Regular readers of this website are familiar with MHP – the company that has been inflated into a poultry meat giant by hundreds of millions from development banks. This is just one of several, but a particularly stark example of the misguided way in which international finance institutions deal with the public funds entrusted to them. Recent EBRD plans to allocate a further EUR 100 million to MHP have caused considerable resentment. After several postponements and the EU Commission’s request to the member states not to approve the project, it is now finally off the table. Read more in the Shifting Values press release:

Vienna, 29.10.2019: After months of struggle, the European Bank for Reconstruction and Development (EBRD) announced that the planned capital injection of EUR 100 million into the poultry company MHP has now been finally cancelled. The campaigns agency SHIFTING VALUES welcomes this development and calls on the EBRD to generally stop funding industrial animal farming.

MHP is a poultry company with its tax domicile in Cyprus and chicken facilities in Ukraine. Once active in arable farming, it has become one of the largest poultry groups in Europe, not least due to investment capital from development banks. Between 2003 and 2017, MHP received some USD 700 million in loans from International Financial Institutions (EBRD and World Bank Group). This unprecedented support using public monies has enabled MHP to become a quasi-monopolist in Ukraine and to build facilities with a capacity of 220 million (!) chickens a year in the Vinnytsia region, with the corresponding negative consequences for the local population. A complaint procedure of neighbouring communities with the EBRD is pending.

In early 2019, the EBRD announced its intention to provide MHP with another 100 million euros, this time for the takeover of Slovenia-based poultry company Perutnina Ptuj. The EBRD stated as the project objective “to support MHP Group’s strategy to expand its operations in the EU and other countries with the aim to become a multinational producer”. As a goal for a development bank, this is strange enough. Moreover, the acquisition was completed already in February without EBRD funds and the EBRD has since not been able to conclusively explain what the EUR 100 million would be used for.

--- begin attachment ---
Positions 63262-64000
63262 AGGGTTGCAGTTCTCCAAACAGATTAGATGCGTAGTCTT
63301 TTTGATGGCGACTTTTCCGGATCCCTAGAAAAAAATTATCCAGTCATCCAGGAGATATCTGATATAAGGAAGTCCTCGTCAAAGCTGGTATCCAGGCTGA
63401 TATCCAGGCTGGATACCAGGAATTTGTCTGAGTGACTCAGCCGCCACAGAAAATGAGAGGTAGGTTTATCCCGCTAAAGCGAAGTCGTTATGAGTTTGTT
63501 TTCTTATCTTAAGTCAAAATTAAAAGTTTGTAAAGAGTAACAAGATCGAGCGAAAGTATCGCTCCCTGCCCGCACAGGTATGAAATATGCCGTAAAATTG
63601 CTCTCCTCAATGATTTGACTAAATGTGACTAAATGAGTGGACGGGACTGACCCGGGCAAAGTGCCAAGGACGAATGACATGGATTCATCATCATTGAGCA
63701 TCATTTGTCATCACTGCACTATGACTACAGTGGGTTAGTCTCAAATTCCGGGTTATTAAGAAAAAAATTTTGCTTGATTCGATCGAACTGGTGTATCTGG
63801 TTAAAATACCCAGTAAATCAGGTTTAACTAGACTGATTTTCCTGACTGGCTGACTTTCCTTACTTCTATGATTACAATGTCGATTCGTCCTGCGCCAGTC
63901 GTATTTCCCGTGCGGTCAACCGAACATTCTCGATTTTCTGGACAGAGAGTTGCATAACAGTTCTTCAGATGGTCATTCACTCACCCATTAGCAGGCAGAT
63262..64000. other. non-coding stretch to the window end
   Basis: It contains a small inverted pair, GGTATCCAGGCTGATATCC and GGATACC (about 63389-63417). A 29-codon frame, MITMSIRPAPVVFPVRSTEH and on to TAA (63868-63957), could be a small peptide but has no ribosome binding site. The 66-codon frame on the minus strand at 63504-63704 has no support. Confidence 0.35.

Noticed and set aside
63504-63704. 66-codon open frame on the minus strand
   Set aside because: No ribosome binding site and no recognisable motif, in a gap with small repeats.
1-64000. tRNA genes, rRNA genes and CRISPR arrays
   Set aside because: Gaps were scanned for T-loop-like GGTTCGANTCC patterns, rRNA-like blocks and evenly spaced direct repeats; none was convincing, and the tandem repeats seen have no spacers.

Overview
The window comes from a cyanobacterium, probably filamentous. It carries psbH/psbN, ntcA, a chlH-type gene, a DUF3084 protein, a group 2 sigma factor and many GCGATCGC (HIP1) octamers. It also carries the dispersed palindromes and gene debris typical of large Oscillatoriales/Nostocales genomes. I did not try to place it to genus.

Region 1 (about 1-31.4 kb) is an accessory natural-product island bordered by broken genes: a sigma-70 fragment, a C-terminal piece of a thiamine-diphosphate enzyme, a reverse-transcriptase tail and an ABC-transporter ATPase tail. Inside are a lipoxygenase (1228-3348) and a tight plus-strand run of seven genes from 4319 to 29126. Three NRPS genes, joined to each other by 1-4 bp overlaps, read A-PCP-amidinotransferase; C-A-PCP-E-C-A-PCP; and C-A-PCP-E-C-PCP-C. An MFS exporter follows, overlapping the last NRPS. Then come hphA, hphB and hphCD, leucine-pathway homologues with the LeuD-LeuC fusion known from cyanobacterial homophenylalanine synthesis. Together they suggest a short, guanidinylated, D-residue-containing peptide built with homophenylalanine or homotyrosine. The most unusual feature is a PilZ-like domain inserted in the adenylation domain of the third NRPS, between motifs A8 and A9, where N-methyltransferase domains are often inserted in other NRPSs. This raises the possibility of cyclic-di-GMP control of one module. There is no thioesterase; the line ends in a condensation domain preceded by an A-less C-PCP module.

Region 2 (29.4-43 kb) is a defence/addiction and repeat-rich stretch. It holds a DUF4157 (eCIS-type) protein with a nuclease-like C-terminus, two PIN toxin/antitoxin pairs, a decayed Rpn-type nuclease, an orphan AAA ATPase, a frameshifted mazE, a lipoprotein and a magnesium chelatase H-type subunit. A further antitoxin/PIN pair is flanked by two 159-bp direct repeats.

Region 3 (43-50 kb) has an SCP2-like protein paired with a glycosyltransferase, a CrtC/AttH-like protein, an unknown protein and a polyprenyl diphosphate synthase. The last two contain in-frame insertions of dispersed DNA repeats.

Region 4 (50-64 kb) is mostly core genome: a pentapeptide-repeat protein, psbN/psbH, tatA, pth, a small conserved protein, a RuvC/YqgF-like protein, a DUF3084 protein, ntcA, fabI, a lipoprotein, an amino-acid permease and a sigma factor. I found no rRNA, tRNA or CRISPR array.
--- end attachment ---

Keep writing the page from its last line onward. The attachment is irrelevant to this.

In addition, MHP has repeatedly caused negative headlines in recent months. For example, footage from its foie gras facility were made public, showing unbearable cruelty to animals. And MHP attracted massive resentment by using a trick to exploit a loophole in the trade agreements between the EU and Ukraine and exporting tens of thousands of tons of chicken breast duty-free to EU countries in excess of the quotas.

Strong criticism of the EBRD plans was also voiced by the Austrian Green Member of the European Parliament Thomas Waitz and the Austrian poultry industry. And resistance also grew within the EBRD. (Note: The EBRD has over 60 shareholders and operates with public funds from these states. The member states of the EU together hold almost two thirds of the shares and thus of the voting rights. The EBRD is not the EU’s development bank – this is the EIB.) The vote on the capital allocation in the EBRD Board was postponed six times before it was finally cancelled.

“We urge the EBRD to draw the right conclusions from this disaster. Public funds must no longer be used for industrial animal farming. In view of the massive climate and environmental damage caused by mass meat production – not to mention the suffering of billions of animals – this sector should no longer be eligible for development funds,” said Nicolas Entrup of the campaigns agency SHIFTING VALUES.